Wednesday, January 18, 2012

Is yoga safe?

"How Yoga Can Wreck Your Body" -- that was the provocative headline on a New York Times article earlier this month. It caused a stir in yoga circles, where instructors and practitioners are passionate about their poses.

"The article...misrepresented information and used extreme situations to make sweeping statements," said Grace Morales, who opened Charlotte Yoga 10 years ago. "As a 15-year teacher, many of the examples did not add up.

"To say you should not practice yoga because you could get hurt is the same as don't run, don't lift weights, give up on movement. That is not the answer...That said there was also a lot of truth. The article exposed dangerous physical alignment, poor choice of postures and a disconnect that can ignore good sense. I have observed the good and bad over the years and the positive health benefits have far outweighed the negative.

"Continuing education is the a large piece of the puzzle. I was taught alignment that was not optimal in my first few trainings, but new research showed a better way. This happens all the time in the health profession, better information leads to new protocol...A certified yoga teacher would be able to respond to this article's sighting of injuries with anatomically sound alternatives, current information and resources. If not, it is time to get more training."

Nancy Nicholson, an instructor who specializes in "gentle yoga," said that much of the yoga taught in America today "puts students at risk due to untrained teachers, teachers who encourage students to push beyond their comfort and safety zone, and due to the lack of mindfulness and attention during practice...

"I teach many older students, up to age 96, and I tell them, just like my younger students, to be aware, to back off if there is discomfort, especially if they don't really know their limits...Yoga means 'the union of mind, body and spirit,' and that union is what keeps us safe, without injury."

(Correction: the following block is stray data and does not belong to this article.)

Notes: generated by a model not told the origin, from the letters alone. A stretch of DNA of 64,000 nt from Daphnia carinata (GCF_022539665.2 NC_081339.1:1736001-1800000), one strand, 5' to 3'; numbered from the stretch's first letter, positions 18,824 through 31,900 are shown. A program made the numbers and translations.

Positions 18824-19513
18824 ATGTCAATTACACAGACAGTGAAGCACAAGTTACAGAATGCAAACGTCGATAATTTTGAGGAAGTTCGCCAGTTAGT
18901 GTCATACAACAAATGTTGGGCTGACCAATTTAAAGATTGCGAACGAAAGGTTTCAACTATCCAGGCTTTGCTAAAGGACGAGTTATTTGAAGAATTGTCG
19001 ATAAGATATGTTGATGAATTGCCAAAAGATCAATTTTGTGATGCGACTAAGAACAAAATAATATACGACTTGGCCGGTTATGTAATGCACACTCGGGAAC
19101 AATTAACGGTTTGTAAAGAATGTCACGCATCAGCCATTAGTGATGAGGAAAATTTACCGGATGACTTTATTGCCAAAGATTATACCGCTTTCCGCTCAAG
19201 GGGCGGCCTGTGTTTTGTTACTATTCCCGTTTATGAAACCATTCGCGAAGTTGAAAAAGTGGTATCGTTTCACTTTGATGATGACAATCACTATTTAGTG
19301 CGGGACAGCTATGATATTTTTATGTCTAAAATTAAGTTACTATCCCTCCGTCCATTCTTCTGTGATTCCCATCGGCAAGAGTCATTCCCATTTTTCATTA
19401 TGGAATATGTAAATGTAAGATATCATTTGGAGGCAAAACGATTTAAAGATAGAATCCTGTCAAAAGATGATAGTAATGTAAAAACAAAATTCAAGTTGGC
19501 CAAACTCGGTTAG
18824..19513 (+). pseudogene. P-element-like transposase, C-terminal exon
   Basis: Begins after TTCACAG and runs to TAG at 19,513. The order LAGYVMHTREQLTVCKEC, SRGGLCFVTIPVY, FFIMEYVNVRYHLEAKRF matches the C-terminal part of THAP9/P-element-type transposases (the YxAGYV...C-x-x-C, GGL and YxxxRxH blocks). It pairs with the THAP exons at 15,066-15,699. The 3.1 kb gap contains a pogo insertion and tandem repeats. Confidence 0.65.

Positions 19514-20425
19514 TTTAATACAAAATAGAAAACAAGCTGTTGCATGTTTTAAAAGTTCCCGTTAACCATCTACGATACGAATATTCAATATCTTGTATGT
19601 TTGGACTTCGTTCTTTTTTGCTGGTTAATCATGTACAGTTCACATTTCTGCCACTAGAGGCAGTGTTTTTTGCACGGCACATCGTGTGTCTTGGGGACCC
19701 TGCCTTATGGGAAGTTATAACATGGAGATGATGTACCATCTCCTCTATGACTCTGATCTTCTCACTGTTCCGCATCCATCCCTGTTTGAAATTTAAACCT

Here's a link to the Times' article:


Anonymous said...

Well... I love yoga, but I haven't read the NY Times article either.. I have hip and low back pain, even though I do yoga once a week. Sometimes I feel pushed into poses that are not in proper alignment. I also dislike being touched by strangers for "adjustment." I have tried my best to avoid the teachers and situations that cause unhealthy practices.

Anonymous said...

Pilates with a trained Pilates instructor is better than yoga & safer. I did not like yoga and love Pilates, at least this works for me. Whatever you, get some training. Most of the Y staff (who look like they need training)are awful, you have to pay for trained experts first on your own, then go for it and hope you remember what they taught you!

fitness equipment said...

AeroPilates is fantastic and safe, if you have the space!

Taylor Carpenter said...

The problem related to this article and more so in group training classes is these instructors are not providing individualized attention. As a earlier poster stated, they feel pushed into a uncomfortable position b/c EVERYONE in the group is being taught this. Well you may have a muscle imbalance in your low back, or in your core region, it could be a hip flexor. There are a number of easily recognizable compensations that would make an adequately trained professional be able to progress/regress or perfect your movement patterns. You don't get this training in group settings.

As for yoga and its relationship to stretching. So many people stretch their muscles beyond limitations. Why?! You wake up the next day and are those muscles not in the same tight state as they were the day before causing you to stretch beyond your means again. Find a professional fitness expert that can identify your overactive (short & tight) and underactive (long & weak) muscles through an extensive fitness assessment and then you can have a comprehensive self myofascial release, stretching, workout program designed that fits your individual needs.

I work at Everlasting Changes in Ballantyne which is a private personal training studio specializing in one on one clients but i'd highly recommend any private one on one instructor. You will get the most out of it.

On top of that, RESEARCH YOUR INSTURCTOR/TRAINER. Where did they get their qualifications? You don't want someone messing with your body who doesn't know what they're doing!